A Virtual Zine Project
c/o Project Nia & Interrupting Criminalization

Explore snapshots of community-based safety strategies that expand our ideas about what keeps us safe.

One Million Experiments is...

︎︎︎ a place to browse community-based safety projects for inspiration, 

︎︎︎ a podcast featuring experiment creators,

︎︎︎ a zine series that highlights the nuts and bolts of particular projects, and

︎︎︎ an opportunity to share your projects.

Experiments updated at the beginning of the month. Follow @interruptcrim for news.


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[Courtesy of Project Nia]


Location: New York City, NY

Organization: New York City Transformative Justice Hub 

Contact: Inactive

︎ Volunteer-led
︎ Offered at no cost to participants

︎ DOWNLOAD ZINE  [Booklet Style]
In 2019, Mariame Kaba brought together a group of seasoned Transformative Justice practitioners and New York City organizers to explore the formation of a Transformative Justice and community accountability (CA) training and support program pilot for New York City.

Taking direction from previous Transformative Justice collective configurations — most notably the Bay Area Transformative Justice Collective — the group formed the New York City Transformative Justice Hub. For one year, from Fall 2019 to Summer 2020, the Hub ran bi-monthly political education workshops for the public followed by a consultation space for groups already involved in CA work to troubleshoot processes. By “political education,” we mean that we shaped the events to focus on knowledge and skill-building rooted in PIC abolition, transforming violence, and liberation.

The initial Hub members consisted of community organizers well-versed in TJ and PIC abolition literature and theory but relatively new to TJ/CA practice. Through Kaba and other TJ facilitators, the group members were connected to a larger network of experienced practitioners. In each workshop session, the Hub brought in practitioners from that network to share a particular concrete skill.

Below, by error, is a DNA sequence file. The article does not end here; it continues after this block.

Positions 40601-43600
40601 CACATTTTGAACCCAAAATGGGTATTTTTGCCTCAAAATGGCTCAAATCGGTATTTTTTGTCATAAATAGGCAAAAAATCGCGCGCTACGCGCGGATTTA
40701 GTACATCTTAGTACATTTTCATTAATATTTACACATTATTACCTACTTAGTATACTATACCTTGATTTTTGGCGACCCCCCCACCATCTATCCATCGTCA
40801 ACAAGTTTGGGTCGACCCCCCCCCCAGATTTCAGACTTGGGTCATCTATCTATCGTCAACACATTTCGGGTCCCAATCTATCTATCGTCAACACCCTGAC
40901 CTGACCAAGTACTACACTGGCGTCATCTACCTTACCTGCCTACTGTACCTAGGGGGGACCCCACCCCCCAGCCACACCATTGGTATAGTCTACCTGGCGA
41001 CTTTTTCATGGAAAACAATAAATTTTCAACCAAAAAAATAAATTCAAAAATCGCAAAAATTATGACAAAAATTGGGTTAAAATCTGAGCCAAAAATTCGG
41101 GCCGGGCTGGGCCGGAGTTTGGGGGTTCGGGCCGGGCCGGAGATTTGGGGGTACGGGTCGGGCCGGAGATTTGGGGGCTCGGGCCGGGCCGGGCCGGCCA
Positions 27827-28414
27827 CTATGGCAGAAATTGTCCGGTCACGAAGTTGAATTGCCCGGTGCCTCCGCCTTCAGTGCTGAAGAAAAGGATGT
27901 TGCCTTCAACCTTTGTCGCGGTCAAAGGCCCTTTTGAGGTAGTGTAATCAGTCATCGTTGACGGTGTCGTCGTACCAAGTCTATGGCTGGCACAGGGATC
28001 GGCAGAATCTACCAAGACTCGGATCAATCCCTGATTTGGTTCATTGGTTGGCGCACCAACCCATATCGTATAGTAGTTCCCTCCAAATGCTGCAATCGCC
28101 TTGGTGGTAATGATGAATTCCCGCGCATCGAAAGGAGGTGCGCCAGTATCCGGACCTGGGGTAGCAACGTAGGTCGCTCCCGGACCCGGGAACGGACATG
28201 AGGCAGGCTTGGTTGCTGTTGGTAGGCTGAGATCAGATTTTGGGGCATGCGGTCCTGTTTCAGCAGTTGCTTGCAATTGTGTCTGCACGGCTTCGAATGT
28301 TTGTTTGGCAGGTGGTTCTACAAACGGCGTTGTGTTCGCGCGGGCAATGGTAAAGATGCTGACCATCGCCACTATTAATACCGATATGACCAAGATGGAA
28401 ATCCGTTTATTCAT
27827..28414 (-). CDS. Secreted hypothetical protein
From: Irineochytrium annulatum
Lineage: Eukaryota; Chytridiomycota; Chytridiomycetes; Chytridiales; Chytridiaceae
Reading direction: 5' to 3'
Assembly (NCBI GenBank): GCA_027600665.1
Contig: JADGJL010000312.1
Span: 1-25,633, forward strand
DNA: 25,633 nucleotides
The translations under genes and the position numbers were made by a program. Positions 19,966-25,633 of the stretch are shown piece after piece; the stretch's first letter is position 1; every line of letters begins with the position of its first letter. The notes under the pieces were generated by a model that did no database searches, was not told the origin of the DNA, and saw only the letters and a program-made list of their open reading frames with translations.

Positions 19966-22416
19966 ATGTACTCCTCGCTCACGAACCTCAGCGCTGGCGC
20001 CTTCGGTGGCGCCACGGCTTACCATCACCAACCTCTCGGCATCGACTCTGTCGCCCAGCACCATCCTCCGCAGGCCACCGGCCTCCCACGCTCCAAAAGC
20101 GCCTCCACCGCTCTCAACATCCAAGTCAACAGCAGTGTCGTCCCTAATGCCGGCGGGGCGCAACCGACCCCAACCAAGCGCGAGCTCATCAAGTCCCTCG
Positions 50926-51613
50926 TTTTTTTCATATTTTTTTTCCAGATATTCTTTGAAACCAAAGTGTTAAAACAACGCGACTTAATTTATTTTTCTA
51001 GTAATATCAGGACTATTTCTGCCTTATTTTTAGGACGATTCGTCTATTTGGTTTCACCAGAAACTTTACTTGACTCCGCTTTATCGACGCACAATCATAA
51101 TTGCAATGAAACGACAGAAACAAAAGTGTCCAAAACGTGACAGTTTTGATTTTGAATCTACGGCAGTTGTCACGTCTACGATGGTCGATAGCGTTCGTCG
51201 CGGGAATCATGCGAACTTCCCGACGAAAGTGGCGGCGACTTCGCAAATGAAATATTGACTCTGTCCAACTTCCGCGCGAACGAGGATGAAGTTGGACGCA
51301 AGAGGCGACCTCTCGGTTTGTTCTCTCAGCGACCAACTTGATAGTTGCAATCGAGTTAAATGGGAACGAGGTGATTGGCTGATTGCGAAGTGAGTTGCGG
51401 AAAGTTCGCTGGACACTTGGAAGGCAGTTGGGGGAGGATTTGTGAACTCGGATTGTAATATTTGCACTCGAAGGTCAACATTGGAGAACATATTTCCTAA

Following each workshop, experienced facilitators were available for groups that signed up for a CA process consultation (the Hub called this “TJRx”).

Most Hub members’ participation in the Hub was constrained by time and other organizing commitments, so Hub organizers committed early to a model of “low stress, low work.” This allowed them to skill up and focus on a smaller commitment. Experienced facilitators who acted as consultants for TJRx committed to a select number of dates. The workshops — six in total — were open and did not require more than registering. Hundreds of people attended the workshops, both in person and, in 2020, virtually.

As a model, the Hub offers a low commitment, time-restricted way for communities to introduce Transformative Justice concepts and values, identify people interested in skilling up, and connect new practitioners with broader TJ networks.

It is well-suited for pods, collectives, and small-to-medium sized groups looking to offer spaces of learning and practice. It builds both knowledge and training skills for sharing TJ fundamentals with a broad group of people, who may or may not work together.